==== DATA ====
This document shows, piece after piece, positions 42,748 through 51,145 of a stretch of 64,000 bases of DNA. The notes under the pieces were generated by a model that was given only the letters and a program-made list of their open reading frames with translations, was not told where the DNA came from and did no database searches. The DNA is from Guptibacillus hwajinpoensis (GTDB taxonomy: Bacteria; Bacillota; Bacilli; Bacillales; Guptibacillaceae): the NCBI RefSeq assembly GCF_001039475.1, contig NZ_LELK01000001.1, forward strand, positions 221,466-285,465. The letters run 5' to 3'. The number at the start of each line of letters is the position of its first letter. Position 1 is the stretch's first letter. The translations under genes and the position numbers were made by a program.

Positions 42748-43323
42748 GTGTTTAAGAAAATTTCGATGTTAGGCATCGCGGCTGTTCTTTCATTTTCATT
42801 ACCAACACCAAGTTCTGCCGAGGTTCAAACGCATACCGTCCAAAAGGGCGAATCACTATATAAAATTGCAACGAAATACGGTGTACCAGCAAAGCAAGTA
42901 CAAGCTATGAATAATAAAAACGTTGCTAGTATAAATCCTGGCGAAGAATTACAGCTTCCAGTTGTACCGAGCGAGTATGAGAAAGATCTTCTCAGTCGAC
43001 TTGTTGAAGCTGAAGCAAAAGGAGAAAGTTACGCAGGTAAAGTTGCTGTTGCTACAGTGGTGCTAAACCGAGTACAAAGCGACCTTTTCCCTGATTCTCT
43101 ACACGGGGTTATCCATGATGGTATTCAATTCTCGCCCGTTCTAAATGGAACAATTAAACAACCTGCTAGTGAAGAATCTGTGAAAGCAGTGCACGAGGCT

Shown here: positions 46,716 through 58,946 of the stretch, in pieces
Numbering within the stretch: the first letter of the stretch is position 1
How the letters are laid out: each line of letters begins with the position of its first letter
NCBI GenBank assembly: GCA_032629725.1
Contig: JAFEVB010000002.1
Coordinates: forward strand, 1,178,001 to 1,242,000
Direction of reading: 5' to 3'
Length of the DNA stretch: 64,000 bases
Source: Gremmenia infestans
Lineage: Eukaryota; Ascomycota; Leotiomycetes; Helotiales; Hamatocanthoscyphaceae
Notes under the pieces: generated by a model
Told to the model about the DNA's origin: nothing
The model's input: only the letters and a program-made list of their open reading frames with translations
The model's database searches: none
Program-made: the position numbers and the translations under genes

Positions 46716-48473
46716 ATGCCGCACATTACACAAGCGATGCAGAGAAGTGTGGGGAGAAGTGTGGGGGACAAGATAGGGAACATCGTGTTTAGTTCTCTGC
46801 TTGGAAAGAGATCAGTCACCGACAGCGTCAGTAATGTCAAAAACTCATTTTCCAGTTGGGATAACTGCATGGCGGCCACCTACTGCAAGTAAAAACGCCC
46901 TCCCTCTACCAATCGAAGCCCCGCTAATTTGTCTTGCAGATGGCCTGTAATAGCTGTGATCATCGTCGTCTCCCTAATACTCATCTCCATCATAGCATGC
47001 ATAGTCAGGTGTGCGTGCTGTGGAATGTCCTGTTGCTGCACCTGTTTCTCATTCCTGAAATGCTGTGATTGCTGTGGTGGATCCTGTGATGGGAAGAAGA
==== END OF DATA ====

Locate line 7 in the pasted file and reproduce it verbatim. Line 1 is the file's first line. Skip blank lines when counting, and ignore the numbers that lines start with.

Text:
43101 ACACGGGGTTATCCATGATGGTATTCAATTCTCGCCCGTTCTAAATGGAACAATTAAACAACCTGCTAGTGAAGAATCTGTGAAAGCAGTGCACGAGGCT